Mademoiselle Chambon

By Matt Prigge
Add Comment Add Comment | Comments: 0 | Posted Sep. 14, 2010

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Brief Encounter isn’t just a stone-cold classic—it’s a genre-seed. Any film in which two people flirt with adultery only to (mostly) hold back— In the Mood for Love, the recent Cairo Time—is directly derived from David Lean and Noël Coward’s 1945 almost-romance. Stéphane Brizé’s Mademoiselle Chambon follows firmly in its path. Too firmly.

A working-class stiff (Vincent Lindon) with a loving wife (Aure Atika) falls for his beloved son’s single, middle-aged teacher (Sandrine Kimberlain). Lindon, of course, has no intentions of skipping out on his family; likewise, Kimberlain is no Jezebel, and doesn’t want to rob her student of a dad. As with every film of the Brief Encounter ilk, Chambon traps its two would-be lovers in maddening, ever-polite relations, their roiling passions contained behind sad-eyed stares and hesitant conversation. But that’s the film’s problem: It’s doing nothing that hasn’t been done before, even if it’s doing it very well.

The actors do fine work. Both Kimberlain and Atika scored César nominations, though it’s Lindon, with his puppy-dog eyes and gravelly voice, who really walks off with the film. Utterly confused by his emotions, he buries himself in work, and Brizé dedicates a good chunk of the film to long takes of him at his construction job, methodically layering bricks and knocking out drywall, anything to keep his mind off the present clusterfuck. But even that performance follows a template—it’s a slightly more emotive variation on Heath Ledger’s monumental Brokeback Mountain turn, the man’s man denying his desires and letting his body turn into a husk.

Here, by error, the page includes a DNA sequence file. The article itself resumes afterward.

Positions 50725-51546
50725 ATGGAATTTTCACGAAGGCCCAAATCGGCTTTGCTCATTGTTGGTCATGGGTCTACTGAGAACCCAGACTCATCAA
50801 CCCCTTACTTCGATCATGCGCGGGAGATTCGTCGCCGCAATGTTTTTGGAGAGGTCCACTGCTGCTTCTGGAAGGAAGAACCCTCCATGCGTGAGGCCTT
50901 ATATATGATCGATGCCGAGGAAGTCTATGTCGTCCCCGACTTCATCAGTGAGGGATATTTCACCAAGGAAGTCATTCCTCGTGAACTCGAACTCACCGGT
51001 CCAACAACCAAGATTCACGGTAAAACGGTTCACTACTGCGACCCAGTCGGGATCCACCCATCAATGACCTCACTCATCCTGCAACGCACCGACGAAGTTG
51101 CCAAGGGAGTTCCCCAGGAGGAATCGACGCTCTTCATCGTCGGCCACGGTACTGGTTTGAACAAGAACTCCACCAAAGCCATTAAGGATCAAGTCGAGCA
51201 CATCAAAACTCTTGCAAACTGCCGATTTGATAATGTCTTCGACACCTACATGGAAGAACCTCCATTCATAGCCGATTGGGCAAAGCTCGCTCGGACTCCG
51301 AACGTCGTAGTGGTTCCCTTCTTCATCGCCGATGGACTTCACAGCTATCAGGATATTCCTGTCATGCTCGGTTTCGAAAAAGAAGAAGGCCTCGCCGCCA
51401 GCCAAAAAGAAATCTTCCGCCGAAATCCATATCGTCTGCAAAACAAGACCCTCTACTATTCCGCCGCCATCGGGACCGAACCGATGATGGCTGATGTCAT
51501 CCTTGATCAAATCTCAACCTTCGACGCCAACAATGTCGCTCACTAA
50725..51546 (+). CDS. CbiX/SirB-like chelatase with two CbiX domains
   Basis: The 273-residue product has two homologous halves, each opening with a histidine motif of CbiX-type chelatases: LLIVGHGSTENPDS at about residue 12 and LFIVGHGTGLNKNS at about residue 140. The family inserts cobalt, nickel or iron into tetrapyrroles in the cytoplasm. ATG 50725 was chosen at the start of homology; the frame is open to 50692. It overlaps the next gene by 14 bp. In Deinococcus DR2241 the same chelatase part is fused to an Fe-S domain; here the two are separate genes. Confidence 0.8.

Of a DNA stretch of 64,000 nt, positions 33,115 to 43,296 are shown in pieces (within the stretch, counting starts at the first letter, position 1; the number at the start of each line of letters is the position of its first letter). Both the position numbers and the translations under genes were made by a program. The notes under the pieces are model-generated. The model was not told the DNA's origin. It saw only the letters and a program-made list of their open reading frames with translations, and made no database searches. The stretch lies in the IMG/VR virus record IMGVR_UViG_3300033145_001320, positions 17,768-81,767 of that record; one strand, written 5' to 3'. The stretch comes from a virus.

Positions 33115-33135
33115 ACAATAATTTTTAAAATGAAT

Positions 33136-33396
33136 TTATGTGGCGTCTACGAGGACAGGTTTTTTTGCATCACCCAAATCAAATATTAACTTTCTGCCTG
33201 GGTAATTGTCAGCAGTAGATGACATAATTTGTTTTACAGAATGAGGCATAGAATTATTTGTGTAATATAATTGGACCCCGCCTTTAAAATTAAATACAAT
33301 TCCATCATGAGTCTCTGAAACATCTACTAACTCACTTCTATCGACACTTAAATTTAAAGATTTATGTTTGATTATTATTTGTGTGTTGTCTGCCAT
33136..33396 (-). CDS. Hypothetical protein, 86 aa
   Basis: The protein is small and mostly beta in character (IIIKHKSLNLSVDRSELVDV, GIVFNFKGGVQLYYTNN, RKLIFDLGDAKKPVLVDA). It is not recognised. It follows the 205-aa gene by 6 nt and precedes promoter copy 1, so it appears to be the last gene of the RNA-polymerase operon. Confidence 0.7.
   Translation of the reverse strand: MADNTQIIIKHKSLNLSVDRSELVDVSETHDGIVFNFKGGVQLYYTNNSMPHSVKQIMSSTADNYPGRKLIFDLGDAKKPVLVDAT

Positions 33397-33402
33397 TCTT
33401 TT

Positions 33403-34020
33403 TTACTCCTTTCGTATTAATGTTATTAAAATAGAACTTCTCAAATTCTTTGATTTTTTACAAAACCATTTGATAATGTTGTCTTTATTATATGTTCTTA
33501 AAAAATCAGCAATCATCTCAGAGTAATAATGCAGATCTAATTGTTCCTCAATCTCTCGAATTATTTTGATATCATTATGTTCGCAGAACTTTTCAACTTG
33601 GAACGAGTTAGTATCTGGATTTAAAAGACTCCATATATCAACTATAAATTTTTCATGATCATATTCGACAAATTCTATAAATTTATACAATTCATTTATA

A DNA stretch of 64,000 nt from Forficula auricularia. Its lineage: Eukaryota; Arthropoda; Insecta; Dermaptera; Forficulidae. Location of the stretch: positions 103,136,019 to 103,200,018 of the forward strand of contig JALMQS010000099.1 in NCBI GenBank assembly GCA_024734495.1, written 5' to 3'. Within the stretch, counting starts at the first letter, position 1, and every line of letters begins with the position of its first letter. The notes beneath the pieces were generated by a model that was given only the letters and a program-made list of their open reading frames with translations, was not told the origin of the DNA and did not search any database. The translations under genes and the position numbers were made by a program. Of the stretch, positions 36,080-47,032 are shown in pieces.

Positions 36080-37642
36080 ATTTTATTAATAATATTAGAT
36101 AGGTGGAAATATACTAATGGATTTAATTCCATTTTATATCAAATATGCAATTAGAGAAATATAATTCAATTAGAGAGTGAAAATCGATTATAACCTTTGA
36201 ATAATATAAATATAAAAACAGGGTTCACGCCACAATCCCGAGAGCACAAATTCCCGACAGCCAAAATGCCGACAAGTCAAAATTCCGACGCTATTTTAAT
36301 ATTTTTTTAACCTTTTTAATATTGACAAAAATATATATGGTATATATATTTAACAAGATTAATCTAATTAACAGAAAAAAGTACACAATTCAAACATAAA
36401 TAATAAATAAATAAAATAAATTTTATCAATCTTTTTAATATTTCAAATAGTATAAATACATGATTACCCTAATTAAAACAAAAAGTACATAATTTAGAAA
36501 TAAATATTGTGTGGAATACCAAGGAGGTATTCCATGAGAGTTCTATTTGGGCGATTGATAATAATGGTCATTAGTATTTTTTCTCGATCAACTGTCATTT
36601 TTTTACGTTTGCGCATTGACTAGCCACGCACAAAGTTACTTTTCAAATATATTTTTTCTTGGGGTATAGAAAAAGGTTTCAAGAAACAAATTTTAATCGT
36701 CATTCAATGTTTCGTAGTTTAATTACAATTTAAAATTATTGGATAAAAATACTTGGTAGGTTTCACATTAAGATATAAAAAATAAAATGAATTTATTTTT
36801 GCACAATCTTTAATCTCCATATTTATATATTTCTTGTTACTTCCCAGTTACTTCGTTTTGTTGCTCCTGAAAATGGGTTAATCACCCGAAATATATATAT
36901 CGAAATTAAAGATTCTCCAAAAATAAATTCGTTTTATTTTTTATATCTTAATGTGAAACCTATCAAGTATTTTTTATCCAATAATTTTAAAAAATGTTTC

Like its characters, Chambon is locked into a well-established groove from which it barely deviates. And when, finally, it does, it seems like a cheat—a disingenuous, not-buying-that move followed by a punishment the characters hardly deserve.

Krizé’s style is arresting, all patient shots with almost no score; this is one of the quietest movies you’ll ever see, and the quiet only raises the intensity. But it’s still paint-by-numbers filmmaking, even if the numbers add up to something worthwhile.

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